The tit-for-tat trade restrictions between China and the United States under the Trump administration, coupled with the coronavirus pandemic, have given China a surprising edge.
China has for the first time surpassed the United States as the top place for foreign direct investment, an important measure of a country’s economic health.
Foreign investment in the United States fell by almost half, or 49 percent, in 2020 to $134 billion, according to figures released on Sunday by the United Nations Conference on Trade and Development.
The decline in the United States mostly centers on overall trade, financial services and mergers and acquisitions, the study indicated.
China, where the coronavirus outbreak was first detected, notched a slight 4 percent rise to $163 billion, led by investments in the country’s growing high-tech sector and in mergers and acquisitions. China, the world’s most populous nation, ordered strict lockdowns and masking requirements, rules that appear to have helped contain the spread of the virus within its borders.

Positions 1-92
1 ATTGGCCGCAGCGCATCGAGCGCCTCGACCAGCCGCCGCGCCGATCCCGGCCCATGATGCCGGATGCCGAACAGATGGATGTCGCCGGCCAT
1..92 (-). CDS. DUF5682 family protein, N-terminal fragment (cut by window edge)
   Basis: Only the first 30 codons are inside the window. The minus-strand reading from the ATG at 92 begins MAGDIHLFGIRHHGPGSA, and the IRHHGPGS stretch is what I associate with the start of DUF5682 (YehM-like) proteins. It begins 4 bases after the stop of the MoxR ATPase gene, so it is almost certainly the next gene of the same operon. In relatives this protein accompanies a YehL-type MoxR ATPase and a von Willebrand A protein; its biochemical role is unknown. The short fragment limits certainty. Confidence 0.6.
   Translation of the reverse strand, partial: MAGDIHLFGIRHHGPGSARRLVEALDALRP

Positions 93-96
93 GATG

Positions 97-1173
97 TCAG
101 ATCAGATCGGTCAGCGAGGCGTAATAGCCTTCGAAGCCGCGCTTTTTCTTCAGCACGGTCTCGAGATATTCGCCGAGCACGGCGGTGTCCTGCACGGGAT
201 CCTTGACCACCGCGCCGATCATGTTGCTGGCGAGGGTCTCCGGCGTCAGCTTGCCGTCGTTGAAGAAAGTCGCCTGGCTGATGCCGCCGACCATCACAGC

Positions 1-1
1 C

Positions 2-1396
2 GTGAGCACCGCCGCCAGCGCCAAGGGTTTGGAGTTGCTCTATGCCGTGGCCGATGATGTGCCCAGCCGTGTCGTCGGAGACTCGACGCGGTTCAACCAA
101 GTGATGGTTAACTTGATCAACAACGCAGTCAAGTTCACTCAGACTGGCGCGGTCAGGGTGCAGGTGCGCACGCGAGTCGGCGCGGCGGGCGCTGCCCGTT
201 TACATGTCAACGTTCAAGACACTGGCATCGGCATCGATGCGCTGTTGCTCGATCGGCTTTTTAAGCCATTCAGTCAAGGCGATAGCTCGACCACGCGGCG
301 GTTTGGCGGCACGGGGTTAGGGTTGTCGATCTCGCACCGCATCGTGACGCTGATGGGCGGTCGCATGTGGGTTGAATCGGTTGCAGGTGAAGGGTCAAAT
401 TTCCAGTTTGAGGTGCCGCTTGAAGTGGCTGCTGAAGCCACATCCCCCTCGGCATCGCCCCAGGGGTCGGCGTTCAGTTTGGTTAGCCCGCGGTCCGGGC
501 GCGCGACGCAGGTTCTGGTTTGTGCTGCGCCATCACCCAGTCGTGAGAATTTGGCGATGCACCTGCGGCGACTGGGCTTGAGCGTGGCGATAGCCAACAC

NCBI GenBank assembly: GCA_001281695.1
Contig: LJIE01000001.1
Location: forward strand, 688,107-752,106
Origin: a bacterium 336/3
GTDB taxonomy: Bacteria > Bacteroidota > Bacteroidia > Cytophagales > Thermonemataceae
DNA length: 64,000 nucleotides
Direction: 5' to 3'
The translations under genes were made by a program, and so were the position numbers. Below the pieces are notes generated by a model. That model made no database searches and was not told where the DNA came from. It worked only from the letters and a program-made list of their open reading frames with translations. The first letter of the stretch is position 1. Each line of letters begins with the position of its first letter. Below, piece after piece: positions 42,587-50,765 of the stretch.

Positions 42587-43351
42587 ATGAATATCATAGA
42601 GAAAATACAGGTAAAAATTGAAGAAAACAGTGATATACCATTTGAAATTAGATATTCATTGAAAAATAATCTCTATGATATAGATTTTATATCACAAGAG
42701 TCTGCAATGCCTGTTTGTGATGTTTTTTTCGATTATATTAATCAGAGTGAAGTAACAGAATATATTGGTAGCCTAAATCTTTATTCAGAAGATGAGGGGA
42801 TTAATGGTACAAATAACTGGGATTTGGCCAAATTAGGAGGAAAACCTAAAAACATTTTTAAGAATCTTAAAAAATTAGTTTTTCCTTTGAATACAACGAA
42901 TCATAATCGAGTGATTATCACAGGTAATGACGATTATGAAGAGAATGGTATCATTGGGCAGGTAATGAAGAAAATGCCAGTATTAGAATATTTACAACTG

Foreign direct investment plunged for most countries as they struggled to contain the virus. Investment in Europe was wiped out, and globally, the flow of foreign investment altogether fell by 42 percent.
Developed nations such as the United States are typically attractive destinations for such investments because of their skilled work force, open markets and consistently enforced regulations.
For years, China’s manufacturing prowess and its rising consumer base have attracted foreign companies such as Apple, but its stringent guidelines around foreign ownership of its companies and its sometimes unclear enforcement rules made such investments tricky.
But the surging clout of consumers has been hard for multinational corporations to ignore. As foreign investors set up shop, Chinese citizens bought and created enormous wealth. The country is stutter-stepping its way from becoming an economy driven by manufactured exports to one driven by its own consumers.
The United Nations group expects foreign direct investment across the globe to remain weak for 2021. (Source: Nytimes.com)